Dharma is a key concept in the Indian religions, and many people want to really know what dharma in Buddhism means. In this post, we shall explore how its meaning is perceived.
Dharma in Buddhism Means Many Things
The word “dharma” is rooted from the ancient Indian faiths and is found in Hindu and Jain teachings. For Buddhists, dharma refers to the second gem of the Three Jewels: Buddha, dharma (the teachings of the Buddha and the truth of the way things are) and sangha (people). It’s often defined as the “teachings of the Buddha”.
Dharma’s meaning comes close to the “natural law”. Its root word “dham” means “to support”. It maintains the natural order of the universe. It also refers to harmony, ethical conduct, and the right path. In some Hindu teachings, it is referred to as “sacred duty”.
Dharma in Theravada Buddhism
For the Theravada Buddhists, dharma is the nature or truth of Buddha’s teachings. It refers to the path of practice that Buddha taught to his followers. It also has 3 levels of meaning: the words of the Buddha, the practice of his teachings, and reaching enlightenment.
The late Bhikkhu said that dharma has a fourfold meaning: the world as it is, the laws of nature, the duties to be done based on the laws of nature, and the result of doing these duties.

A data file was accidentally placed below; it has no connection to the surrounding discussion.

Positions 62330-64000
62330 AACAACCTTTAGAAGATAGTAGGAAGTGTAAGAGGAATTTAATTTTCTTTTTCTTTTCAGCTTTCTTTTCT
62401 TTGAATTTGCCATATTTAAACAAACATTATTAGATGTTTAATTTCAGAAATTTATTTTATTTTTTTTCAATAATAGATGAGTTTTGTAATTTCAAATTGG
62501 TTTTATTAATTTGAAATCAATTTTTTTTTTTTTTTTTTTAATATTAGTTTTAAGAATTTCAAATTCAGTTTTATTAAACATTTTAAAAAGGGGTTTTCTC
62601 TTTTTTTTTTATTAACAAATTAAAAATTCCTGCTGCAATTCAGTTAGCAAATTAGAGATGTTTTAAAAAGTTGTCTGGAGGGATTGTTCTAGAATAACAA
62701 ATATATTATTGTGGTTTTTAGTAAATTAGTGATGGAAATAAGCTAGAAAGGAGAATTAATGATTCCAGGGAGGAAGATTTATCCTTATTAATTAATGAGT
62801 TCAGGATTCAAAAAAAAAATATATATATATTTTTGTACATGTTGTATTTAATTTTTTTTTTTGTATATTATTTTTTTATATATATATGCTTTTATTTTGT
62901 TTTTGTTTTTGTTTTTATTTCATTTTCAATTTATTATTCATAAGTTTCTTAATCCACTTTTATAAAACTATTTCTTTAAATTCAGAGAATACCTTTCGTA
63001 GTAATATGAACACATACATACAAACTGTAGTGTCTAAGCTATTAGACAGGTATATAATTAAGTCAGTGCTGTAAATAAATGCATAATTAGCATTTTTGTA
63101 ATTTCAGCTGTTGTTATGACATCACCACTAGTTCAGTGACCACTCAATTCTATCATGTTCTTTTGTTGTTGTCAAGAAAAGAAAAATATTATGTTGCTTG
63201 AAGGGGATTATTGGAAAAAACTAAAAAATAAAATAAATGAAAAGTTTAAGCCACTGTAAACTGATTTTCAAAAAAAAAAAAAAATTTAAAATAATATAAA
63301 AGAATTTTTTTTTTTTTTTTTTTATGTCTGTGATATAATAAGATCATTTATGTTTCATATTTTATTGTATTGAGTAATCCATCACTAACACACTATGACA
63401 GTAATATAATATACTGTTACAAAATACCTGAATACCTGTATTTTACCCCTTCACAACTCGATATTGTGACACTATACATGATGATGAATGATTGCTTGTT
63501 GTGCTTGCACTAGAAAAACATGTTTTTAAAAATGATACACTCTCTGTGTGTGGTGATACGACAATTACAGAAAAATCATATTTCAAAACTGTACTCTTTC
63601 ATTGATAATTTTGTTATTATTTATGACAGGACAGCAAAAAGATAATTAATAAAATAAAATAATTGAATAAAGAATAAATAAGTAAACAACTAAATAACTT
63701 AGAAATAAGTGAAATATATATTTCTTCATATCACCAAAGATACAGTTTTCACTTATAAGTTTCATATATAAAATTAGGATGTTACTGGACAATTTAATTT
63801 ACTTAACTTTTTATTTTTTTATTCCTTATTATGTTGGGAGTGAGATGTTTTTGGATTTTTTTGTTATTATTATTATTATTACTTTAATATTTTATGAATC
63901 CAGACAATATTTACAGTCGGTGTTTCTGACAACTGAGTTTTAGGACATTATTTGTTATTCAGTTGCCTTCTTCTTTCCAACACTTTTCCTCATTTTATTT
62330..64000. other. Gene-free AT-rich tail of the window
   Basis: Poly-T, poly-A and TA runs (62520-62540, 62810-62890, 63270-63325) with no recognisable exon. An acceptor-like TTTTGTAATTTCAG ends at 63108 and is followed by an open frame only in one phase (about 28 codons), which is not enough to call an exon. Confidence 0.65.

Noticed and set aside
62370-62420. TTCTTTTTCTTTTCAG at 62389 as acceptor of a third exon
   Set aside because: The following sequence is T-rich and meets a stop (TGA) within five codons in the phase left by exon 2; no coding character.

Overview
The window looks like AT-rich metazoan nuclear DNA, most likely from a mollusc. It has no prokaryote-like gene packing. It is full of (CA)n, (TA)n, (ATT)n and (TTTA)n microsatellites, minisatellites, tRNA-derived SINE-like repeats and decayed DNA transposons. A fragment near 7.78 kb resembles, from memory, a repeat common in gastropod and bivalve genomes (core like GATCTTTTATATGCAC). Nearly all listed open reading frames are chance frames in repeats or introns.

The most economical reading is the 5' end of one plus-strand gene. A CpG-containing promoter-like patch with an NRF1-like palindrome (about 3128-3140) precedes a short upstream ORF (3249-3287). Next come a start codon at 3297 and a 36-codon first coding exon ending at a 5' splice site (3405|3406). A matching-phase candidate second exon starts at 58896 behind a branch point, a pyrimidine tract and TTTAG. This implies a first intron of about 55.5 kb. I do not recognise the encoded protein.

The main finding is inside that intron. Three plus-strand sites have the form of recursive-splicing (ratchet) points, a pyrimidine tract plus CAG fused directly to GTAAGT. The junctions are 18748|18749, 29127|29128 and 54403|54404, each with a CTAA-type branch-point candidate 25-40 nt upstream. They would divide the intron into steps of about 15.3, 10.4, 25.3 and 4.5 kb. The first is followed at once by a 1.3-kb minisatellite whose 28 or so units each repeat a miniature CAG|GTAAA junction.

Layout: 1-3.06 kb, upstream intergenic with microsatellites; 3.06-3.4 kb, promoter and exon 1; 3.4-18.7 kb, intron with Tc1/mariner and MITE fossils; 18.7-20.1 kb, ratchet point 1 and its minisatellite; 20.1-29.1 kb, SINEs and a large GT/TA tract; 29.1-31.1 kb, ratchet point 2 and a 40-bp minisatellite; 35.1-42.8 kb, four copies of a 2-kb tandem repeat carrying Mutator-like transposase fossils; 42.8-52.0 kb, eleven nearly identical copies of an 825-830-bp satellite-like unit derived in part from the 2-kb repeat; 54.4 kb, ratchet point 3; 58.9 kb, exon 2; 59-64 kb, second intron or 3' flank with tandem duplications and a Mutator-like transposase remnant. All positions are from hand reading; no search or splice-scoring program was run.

It also has six aspects:
- It was taught by the Buddha.
- One can realize dharma through his/her own efforts.
- It is timeless and can be perceived in each moment.
- Each person has the right to prove it. It doesn’t have to be accepted faithfully.
- It allows a person to enter absolute Nirvana.
- It is perceived only through personal, intuitive insight
Dharma in Mahayana Buddhism
The Mahayana Buddhists have a similar perception of what dharma in Buddhism means. For them, it refers to both Buddha’s teachings and enlightenment. Often, the word takes in both meanings at once.
Mahayana Buddhists believe that one can’t understand dharma through reciting doctrines, but by realizing it. One has to be aware of the true nature of reality. Early scholars had the metaphor of “three turnings of the dharma wheel”, which refers to three revelations of Buddha’s teachings:
- First turning: when Buddha delivered his first sermon on the Four Noble Truths
- Second turning: perfection of wisdom or “sunyata”
- Third turning: the “Buddha nature” – the basic unity of existence.
In some texts, dharma means the expression of reality. It also means that all things are empty of self-essence.
The Dharma Body
While there are slight contrasts in their meanings, both Theravada and Mahayana Buddhists believe in the “dharma body” or “truth body”. A “Buddha” is an enlightened being that embodies dharma. In essence, dharma is abstract, and can only be visible in an enlightened person.
Dharma in Buddhism means many things, and there is no absolute meaning to it. But to this extent, we can say that it pertains to the nature of reality and the teachings and practices that make us see the nature of reality. It combines teachings, truths, facts and natural laws. It is also an experience, and dharma is to get a sense of the facts of life.